How GAFAMs are different yet the same

Google, Apple, Facebook, Amazon, and Microsoft are all companies that could not exist without their data center services.  But, they all use data centers differently as they have different business models.  The mistake too many people make is they want to be like one of these, but their business is not the same.  One of the reasons why site selection methods are protected is not just the end result of the list of sites, but the fact that good site selection methods have business models embedded in the process.

Here is a brief description of the business models for the GAFAM.

Google is a company from the beginning built on servers running ad services for search.  They accepted that software was a way to deliver high availability on commodity hardware.

Apple is a consumer device company that is a dominant force in smartphones and tablets.  All these devices have some connectivity to an Apple Data Center service to deliver their customer experience.

Facebook is an ad services company for social media.  They have the benefit of coming after Google and using many of the techniques Google has developed for running search services at scale.

Amazon is a retailer that has delivered a way to consume IT services as easy as ordering from  Amazon's retail and logistics focus has delivered speed and efficiency that sets the pace for Cloud Services.

Microsoft the old guy.  Well Apple is just as old.  Microsoft the enterprise software company has shifted to the Cloud in the face of all the rest building businesses on data centers.

There are many others who count on data centers like the above, but they are not at the scale these five are.

Writing again - The Big 5 - GAFAM - Google, Apple, Facebook, Amazon, Microsoft

I have taken a long break from writing. Waiting for something that had my interest.

What I find interesting is how Google, Apple, Facebook, Amazon, and Microsoft are driving things in the data center industry.  I've been calling this group the Big 5.  Using the letters from each you can say GAFAM.  There are a references out there on the term GAFAM meaning these 5.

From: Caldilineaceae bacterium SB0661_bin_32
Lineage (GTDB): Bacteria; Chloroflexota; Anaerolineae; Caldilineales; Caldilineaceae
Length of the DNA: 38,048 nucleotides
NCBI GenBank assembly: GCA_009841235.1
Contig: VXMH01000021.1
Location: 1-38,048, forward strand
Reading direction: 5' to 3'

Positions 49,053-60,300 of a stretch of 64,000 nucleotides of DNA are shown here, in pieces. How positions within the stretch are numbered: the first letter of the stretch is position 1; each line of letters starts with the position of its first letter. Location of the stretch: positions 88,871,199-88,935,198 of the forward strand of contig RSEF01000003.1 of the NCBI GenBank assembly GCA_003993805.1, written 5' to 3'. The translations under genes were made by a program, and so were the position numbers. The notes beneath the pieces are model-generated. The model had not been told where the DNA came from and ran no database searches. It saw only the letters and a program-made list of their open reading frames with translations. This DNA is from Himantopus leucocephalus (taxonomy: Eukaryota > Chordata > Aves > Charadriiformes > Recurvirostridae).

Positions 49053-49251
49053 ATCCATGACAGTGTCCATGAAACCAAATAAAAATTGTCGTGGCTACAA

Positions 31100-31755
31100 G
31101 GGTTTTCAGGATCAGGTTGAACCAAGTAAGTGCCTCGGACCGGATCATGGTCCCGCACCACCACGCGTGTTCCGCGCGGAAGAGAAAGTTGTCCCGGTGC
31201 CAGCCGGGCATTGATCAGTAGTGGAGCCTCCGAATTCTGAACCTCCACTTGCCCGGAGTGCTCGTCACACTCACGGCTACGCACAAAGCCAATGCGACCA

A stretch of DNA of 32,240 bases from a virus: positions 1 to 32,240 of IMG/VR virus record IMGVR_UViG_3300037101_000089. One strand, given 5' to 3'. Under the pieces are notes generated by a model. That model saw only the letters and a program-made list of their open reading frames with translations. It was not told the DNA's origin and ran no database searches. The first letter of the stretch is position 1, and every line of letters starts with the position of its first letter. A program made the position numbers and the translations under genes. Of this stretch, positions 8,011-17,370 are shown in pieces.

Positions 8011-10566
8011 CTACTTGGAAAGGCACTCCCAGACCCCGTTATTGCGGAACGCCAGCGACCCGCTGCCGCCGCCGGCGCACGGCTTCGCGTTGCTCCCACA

Conveniently I find I cross paths with many employees of GAFAM.  I live in Redmond, working at Microsoft 1992 - 2006.  In the area there are many Amazon employees. Most of my business trips are to SJC where I'll run into Google, Apple, and Facebook employees.  Many of these people don't work in the data center groups, but I can figure out whether there is a relationship between what these people do and the data center teams.

This post is a small step to start writing again.  And writing about something that has my interests.

I like many others are kind of bored with the data center news.

Pssst, we are going to eat the Best barbecue from Franklin in Austin

Some of my DC friends are going to have some time to network in Austin after 7x24 Exchange San Antonio.

Thanks to John Dunaway's efforts we  have Franklin's bbq for tonight.  What is Franklin? 

A Day in the Life of Franklin Barbecue’s Aaron Franklin, a BBQ genius


sometimes it is best to show than write.  Here are pictures John sent.

What do you with 34 lbs of Franklin's bbq when you aren't going to eat until 7:30? Here are the directions on what we should do with the meat for the next 9 hours.

Another 7x24 Exchange - Great People and Content

I am back at 7x24 Exchange and trying out a switch to iOS only devices. I am using iPad Pro with a Logitech Create keyboard. The conference has just started officially.

Well for me it started at 4p when I walked in the lobby and started with people. Great people. Many were presenting and reminded me of the ideas they are discussing.

Attendance is over 700 and the conference carries on in its relevance in the industry.

Where is Google's Next Data Center presence in Africa after Kenya?